Navigating the Stormy Seas of Sustainability...

This piece authored y Dr Brett Glencross was published in the April 2024 edition of International Aquafeed

There has been much development in sustainability reporting and targeting setting of late. Notably, each of the big salmon feed companies have issued some target toward reducing their carbon footprint by 2030. However, to deliver on such target setting there needs to be some form of metric, a means by which we measure something. After all, as it is often said, “you cannot manage something, if you cannot measure it”. The chosen tool-of-trade being used by most organisations these days for such sustainability reporting is the use of lifecycle assessment (LCA). LCA works a bit like an environmental accounting system; with various processes used to define how far upstream and downstream of a product or process is considered, and then other processes used to work out all the inputs and outputs associated with the process or product. The inputs and outputs are then converted into standardised units and the further environmental impacts of all those outputs are then converted to standardised (equivalent) output units. Ultimately you end up with tallies of all those various standardised equivalent outputs for various categories, and so you end up with a nice clear quantitative outcome. The sort of thing that can be quite useful in comparing different options.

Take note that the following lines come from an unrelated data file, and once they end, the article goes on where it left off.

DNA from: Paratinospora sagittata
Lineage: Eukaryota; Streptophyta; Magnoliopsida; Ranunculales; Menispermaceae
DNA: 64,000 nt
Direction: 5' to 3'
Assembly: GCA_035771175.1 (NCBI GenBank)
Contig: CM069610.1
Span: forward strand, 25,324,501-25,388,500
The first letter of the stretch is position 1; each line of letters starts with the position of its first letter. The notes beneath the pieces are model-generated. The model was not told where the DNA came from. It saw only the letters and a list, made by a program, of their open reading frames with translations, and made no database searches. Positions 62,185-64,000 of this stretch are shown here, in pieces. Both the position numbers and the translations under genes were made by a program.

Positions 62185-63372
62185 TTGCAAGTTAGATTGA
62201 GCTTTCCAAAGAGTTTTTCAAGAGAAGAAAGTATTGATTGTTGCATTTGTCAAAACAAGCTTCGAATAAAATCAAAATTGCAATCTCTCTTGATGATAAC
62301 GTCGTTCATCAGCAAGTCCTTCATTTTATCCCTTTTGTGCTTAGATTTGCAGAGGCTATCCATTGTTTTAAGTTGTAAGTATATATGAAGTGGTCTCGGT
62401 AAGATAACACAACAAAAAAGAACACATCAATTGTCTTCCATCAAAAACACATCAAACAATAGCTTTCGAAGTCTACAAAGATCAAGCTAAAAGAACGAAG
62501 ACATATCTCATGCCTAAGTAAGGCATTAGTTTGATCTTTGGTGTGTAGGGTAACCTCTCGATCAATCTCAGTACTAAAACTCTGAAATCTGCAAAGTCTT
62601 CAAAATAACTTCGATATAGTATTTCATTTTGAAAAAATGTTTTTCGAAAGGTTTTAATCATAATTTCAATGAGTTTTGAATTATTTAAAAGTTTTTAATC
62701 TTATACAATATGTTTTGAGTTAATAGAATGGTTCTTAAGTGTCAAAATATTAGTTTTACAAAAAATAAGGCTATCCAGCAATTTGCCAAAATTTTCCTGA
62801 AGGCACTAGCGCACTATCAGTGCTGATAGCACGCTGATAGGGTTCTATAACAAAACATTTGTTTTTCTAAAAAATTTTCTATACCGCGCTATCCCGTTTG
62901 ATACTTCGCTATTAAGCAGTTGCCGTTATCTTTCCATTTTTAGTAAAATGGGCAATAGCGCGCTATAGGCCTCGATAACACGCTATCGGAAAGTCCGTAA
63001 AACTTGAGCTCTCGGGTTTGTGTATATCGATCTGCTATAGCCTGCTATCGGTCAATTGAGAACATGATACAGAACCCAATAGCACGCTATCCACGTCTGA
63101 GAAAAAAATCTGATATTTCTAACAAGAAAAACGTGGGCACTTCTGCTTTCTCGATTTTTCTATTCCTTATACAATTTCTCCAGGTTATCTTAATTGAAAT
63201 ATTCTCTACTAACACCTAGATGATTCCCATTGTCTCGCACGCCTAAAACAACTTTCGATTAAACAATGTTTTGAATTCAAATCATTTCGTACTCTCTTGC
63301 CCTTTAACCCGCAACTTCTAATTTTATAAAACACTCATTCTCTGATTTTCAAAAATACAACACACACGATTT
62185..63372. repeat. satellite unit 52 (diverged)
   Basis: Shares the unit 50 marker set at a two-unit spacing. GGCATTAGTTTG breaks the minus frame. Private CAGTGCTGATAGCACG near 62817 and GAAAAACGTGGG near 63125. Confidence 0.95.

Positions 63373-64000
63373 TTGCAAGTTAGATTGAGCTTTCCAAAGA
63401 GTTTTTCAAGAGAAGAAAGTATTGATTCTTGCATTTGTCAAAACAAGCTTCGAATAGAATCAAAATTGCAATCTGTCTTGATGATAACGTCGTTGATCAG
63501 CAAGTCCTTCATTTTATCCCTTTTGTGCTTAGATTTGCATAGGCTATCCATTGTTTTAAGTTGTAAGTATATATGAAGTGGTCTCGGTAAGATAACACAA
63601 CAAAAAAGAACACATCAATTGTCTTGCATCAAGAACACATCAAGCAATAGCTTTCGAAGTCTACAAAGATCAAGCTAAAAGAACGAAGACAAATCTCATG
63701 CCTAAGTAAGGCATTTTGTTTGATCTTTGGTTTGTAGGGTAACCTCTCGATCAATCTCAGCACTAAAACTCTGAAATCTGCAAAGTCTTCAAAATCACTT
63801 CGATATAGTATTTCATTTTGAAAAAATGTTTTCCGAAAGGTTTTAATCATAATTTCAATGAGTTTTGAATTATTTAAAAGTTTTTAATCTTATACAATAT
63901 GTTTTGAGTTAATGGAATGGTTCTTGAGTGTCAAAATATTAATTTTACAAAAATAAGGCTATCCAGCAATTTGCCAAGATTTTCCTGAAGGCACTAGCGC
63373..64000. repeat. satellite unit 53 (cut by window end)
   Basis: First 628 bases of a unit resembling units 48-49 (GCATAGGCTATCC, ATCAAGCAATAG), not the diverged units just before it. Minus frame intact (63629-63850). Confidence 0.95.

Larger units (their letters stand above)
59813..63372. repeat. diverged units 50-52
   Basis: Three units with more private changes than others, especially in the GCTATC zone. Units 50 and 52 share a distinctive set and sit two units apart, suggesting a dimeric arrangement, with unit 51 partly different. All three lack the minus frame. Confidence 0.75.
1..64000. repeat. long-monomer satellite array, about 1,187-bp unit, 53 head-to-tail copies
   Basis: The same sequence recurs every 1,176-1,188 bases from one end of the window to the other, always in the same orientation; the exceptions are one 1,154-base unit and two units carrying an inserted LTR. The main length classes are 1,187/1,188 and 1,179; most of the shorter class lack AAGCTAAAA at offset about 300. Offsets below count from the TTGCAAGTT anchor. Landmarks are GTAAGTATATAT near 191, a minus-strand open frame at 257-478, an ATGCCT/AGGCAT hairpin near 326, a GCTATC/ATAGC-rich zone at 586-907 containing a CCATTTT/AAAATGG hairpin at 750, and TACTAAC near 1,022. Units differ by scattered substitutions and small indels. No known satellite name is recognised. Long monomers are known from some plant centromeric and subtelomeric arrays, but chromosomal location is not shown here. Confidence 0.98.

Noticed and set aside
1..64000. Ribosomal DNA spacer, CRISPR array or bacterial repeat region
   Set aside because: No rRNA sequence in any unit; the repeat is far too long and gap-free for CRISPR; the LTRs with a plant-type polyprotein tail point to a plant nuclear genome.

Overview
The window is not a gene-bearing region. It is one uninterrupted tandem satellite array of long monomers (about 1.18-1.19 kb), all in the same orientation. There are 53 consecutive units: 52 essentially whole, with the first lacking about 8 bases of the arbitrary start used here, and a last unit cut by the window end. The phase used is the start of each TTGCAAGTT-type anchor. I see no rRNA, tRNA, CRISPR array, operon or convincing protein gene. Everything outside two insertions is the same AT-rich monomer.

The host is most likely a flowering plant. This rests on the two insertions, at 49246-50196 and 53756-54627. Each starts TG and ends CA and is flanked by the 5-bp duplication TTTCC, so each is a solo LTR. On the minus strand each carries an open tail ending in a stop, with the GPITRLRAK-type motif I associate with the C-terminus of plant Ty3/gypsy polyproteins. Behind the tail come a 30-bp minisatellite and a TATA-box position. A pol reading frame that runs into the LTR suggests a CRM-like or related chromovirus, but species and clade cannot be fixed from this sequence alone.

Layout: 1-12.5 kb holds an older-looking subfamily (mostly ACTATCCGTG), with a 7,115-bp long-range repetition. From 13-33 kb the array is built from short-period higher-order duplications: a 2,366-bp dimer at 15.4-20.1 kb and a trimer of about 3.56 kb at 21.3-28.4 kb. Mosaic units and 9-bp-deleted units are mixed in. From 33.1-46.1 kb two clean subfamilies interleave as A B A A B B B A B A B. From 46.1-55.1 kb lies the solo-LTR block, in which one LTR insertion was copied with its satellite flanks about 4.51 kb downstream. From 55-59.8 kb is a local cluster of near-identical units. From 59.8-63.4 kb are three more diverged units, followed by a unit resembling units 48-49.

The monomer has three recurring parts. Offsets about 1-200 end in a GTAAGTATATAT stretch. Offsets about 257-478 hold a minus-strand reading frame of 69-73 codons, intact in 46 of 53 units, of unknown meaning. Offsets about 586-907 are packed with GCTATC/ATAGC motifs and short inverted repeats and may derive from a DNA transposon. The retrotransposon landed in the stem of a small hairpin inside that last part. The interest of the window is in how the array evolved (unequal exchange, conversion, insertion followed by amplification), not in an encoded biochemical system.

A problem arises though, in that HOW you undertake an LCA analysis can have a BIG impact on that outcome. And in recent years there has been an explosion in the number of LCA studies reported on… well everything really. This plethora of LCA studies out there, and the associated green claims being made against them has led to the European Commission tabling new regulations called the “Greenwashing Directive” (EC 2023/0085). In essence, the EC has begun to call out those organisations gaming the LCA system to unfairly represent their products and/or services.  Indeed, it was noted some time ago that to for such studies to be useful there needed to be some standards set, so the International Standardisation Organisation (ISO) set up the ISO 14040 series of standards, which provide some overarching framework on how LCA studies should be undertaken. Recognising that these did not really cover the level of detail required for certain sectors, the Europeans established the Product Environment Footprint Categorisation Rules (PEFCR) approach, and these standards exist for a variety of sectors, including the animal feed sector. Following on from the PEFCR initiative, a collaborative effort between the North Americans and the Europeans resulted in the formation of the Global Feed Lifecyle Assessment Institute (GFLI), which was established as a centralised database on the global feed ingredient sector. Notably the GFLI set further rules and guidelines for a raft of different LCA processes and criteria, but to date it still represents the best and largest pool of LCA data on around 1500 ingredients from around the world. However, the GFLI dataset remains far from perfect. Much of the data is derived from what we call secondary sources (scientific papers and company reports), usually where someone external to the sector has undertaken an assessment using what data they can find. The problem with this is that not only are most of those sources out-of-date, but often key bits of information are missing. To fix this, what we need is referred to as “primary” data. Data direct from the sector involved, and data that is up to date and representative of what is actually happening on the ground or out at sea. But navigating the system to collect, collate and interpret this data is far from straightforward. Although like all navigation exercises, if we know where we are now, and we can see where we have come from, then it’s a matter of staying our course as we chart our way through the stormy seas of sustainability. After all sustainability is a journey, not a destination.